### Virtual Memory

• CPU accesses main memory by generating a virtual address which is converted to the appropriate physical address before being sent to the memory.
• Virtual memory is partitioned into fixed-sized blocks called virtual pages. Similarly , physical memory is partitioned into physical pages.
• The set of virtual pages is partitioned into three disjoint subset:
• unallocated: Pages that have not yet been allocated
• cached: allocated pages that are currently cached in physical memory
• uncached: allocated pages that are not cached in physical memory
• Page table
• Page table maps virtual pages to physical pages
• Operating system provides a separate page table for each process
• Every process on a given linux system starts at virtual address 0x400000(64bit)
• Address translation is a mapping between the elements of an N-element virtual address space and an M-element physical address space
• A control register in the CPU points to the current page table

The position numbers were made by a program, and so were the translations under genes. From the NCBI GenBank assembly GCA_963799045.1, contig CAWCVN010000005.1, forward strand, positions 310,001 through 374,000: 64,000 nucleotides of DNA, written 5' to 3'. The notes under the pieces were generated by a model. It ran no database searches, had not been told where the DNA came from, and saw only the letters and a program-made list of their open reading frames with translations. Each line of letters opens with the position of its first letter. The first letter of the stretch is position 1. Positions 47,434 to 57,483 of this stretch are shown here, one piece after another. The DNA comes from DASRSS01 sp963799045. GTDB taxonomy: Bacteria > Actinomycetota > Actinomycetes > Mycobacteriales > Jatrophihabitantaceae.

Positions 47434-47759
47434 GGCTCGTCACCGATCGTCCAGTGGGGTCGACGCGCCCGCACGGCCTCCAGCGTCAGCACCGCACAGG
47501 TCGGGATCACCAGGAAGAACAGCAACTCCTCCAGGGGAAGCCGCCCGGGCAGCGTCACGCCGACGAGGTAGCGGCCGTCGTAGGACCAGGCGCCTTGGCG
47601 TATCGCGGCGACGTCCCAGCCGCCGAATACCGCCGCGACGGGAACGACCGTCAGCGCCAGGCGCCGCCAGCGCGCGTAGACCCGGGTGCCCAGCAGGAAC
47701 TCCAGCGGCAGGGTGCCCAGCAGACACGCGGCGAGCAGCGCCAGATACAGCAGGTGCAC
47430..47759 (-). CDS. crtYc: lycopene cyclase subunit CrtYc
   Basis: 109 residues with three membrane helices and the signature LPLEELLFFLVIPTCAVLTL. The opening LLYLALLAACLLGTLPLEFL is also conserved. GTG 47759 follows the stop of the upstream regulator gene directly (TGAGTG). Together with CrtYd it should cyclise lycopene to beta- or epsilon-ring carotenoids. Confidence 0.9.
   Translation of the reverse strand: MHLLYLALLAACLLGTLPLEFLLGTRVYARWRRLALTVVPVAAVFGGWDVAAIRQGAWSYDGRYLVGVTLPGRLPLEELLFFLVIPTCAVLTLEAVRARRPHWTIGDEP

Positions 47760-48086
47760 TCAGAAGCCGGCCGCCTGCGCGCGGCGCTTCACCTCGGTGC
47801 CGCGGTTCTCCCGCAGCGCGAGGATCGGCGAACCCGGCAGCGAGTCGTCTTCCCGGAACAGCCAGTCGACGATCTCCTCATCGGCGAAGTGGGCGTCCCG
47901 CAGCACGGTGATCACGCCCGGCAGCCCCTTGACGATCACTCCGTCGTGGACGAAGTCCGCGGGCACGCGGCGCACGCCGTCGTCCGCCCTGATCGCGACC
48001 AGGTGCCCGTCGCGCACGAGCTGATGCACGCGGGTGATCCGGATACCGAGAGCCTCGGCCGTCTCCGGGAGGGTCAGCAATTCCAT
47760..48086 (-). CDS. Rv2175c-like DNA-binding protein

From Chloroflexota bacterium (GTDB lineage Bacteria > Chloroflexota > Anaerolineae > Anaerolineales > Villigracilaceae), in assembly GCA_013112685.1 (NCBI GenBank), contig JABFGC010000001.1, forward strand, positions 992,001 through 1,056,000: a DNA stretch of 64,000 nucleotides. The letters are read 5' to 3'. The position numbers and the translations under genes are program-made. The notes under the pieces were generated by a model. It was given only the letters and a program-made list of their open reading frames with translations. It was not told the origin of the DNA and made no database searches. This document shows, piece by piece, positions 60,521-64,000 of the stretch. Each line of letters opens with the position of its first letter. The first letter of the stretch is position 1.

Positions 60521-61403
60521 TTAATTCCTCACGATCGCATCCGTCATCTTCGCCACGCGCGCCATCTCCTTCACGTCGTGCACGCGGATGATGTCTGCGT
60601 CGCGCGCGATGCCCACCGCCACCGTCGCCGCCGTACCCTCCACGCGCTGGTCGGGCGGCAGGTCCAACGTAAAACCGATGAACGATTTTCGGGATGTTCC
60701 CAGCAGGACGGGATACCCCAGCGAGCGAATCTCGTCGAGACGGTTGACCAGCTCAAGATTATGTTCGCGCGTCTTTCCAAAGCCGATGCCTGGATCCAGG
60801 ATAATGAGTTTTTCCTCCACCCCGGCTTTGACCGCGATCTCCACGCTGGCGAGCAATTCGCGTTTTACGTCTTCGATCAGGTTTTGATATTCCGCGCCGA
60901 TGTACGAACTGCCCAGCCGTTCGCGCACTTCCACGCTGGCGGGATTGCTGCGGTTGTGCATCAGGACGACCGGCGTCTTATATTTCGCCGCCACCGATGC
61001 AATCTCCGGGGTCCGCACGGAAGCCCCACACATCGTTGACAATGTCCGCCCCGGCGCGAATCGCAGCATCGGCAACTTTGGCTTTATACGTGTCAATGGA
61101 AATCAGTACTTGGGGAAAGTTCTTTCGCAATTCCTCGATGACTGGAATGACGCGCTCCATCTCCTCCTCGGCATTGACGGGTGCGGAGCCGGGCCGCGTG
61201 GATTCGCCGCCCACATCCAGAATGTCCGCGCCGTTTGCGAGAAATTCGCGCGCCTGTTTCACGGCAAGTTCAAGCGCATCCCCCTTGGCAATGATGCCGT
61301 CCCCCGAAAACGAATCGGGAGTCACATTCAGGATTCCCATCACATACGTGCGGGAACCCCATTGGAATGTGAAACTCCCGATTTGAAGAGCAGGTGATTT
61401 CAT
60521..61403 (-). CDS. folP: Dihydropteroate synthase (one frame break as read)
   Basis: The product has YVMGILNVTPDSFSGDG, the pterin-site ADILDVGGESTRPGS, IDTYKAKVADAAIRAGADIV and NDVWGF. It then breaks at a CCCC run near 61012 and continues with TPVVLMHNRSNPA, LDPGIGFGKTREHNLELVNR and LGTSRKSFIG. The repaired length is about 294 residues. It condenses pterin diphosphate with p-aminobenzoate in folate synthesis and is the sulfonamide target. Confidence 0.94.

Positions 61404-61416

• The n-bit virtual address has two components: a p-bit virtual page offset and an n-p bit virtual page number(VPN). The MMU uses the VPN to select the appropriate PTE.
• The corresponding physical address is the concatenation of the physical page number from the page table entry and the VPO from the virtual address.
• Translation lookaside buffer (TLB): a small virtually addressed cache where each line holds a block consisting a single PTE.
• Important capabilities for virtual memory system:
• automatically caches recently used contents of virtual address space stored on disk in main memory
• simplifies memory management
• simplifies memory protection by incorporating protection bits into every page table entry
• most programs rely on a dynamic memory allocator such as malloc, which manages memory in an area of the virtual address space called the heap.